The Tasmanian government recently released a four-year strategy to transform outpatient services in its public health system.
Tasmania Transforming Ambulatory Services Strategy aims to reduce wait times, improve communication and modernize processes.
One of the goals of the strategy is ICT and virtual care capability under which a digital outpatient management system and electronic referral system will be provided to “modernize and streamline service delivery processes”.
“They will help address current inefficiencies in business processes, improve communication channels between consumers, referring practitioners, clinicians and clinic staff, and enable the implementation of new models of ambulatory care,” said said the Tasmanian Department of Health.
These projects will also facilitate communication with outpatient services; an option to update personal information electronically; an option to easily schedule appointments; and access to care through virtual care and telehealth. IT will also lead to increased administrative efficiency and less double manipulation.
“Information technology will play an important role in supporting the transformation of outpatient services. Our digital capability will be significantly enhanced with the introduction of an outpatient digital management service and eReferrals,” noted the Department of health.
WHY IS IT IMPORTANT
Each year, the Tasmanian Health Service (THS) provides approximately 600,000 health service opportunities across 46 different specialties. These include diagnostic assessment, screening and treatment by specialists; ongoing management of chronic and complex conditions; and pre- and post-hospital care. About 10% of these services are new appointments for people who are on an outpatient waiting list, while the rest are for services that do not have a waiting list, such as cancer services, and for the examination and management of individuals who require ongoing or follow-up care. .
By 2024, the state government expects the population of Tasmanians over the age of 70 to grow, with the 85+ cohort expected to grow by 85% from around 12,600 in 2020 to about 23,000 over the next two decades. This demographic change seems to have an impact on the future demand for health services, in particular the demand for people with long-term illnesses.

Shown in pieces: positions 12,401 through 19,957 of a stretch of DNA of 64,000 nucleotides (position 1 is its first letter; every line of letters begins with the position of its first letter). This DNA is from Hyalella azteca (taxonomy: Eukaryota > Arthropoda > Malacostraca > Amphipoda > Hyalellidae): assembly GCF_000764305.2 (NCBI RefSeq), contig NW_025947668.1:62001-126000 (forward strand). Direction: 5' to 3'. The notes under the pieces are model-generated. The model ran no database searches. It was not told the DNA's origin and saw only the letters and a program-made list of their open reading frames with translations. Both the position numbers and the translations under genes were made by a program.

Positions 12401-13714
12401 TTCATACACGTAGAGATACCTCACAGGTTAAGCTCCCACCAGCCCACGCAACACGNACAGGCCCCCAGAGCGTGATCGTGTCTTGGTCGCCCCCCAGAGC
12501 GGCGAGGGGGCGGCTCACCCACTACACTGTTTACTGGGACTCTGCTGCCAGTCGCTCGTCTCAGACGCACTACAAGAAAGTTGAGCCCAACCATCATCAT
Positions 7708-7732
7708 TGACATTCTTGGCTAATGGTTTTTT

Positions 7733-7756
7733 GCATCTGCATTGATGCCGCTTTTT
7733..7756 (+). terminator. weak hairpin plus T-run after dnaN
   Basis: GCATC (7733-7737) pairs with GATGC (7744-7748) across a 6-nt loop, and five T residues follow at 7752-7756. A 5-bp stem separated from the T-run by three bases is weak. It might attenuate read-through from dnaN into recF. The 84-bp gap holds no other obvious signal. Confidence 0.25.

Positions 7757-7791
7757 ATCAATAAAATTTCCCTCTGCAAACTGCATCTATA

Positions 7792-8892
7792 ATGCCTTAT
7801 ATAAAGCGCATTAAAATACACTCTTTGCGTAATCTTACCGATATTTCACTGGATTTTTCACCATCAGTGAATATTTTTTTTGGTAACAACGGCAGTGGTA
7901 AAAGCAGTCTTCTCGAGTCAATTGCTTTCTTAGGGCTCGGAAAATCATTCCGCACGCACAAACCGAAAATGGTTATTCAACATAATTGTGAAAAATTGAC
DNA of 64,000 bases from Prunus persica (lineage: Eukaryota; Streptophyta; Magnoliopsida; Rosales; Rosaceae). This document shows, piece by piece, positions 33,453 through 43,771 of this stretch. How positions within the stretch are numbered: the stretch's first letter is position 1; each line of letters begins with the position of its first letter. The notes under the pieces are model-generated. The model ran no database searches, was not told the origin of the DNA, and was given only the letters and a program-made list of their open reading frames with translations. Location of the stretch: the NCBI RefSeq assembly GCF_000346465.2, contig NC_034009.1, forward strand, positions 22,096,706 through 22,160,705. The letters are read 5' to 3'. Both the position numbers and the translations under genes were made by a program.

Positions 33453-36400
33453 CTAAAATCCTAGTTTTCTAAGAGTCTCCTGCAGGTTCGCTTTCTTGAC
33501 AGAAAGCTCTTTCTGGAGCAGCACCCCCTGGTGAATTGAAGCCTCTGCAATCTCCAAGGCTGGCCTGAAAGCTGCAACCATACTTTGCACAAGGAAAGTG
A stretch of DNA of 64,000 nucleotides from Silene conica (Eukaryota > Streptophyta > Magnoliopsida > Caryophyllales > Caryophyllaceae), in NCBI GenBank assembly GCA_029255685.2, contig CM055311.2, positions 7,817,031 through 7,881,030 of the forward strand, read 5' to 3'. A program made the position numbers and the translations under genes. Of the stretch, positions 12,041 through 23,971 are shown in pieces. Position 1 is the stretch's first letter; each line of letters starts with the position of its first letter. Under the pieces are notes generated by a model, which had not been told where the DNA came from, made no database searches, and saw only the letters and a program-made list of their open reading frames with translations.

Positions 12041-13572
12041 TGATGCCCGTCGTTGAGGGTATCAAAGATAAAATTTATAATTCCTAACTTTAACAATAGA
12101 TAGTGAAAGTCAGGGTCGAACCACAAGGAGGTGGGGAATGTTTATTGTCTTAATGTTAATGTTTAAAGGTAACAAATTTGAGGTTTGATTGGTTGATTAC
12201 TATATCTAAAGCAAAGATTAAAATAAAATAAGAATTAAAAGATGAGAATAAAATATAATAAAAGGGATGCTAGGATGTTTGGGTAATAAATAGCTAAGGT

The four-year strategy enables THS to meet this expected increase in demand by proposing strategies that will build the capacity needed for the future.
THE GREAT TREND
Ambulatory Services Transformation Strategy release follows Tasmanian Government launch 2022-2023 Digital Health Transformation Program earlier this year with help from consultancy KPMG. The state government has also invested A$150 million ($100 million) over four years to upgrade its digital health infrastructure.
Meanwhile, since 2019, the Tasmanian Department of Health and Primary Health Tasmania have been working to set up and roll out the eReferral system across the state. The system uses HealthLink SmartForms for primary care users with a hospital referral management system. It is currently adopted by all general practitioners using best practice and the medical director, over 125 private specialists and a growing number of paramedical organisations. A wider roll-out in Tasmania’s Northern Region is set to begin next week, November 22, while implementations in the Northwest Region’s outpatient services will begin early next year and in the Southern Region at the mid-2023.
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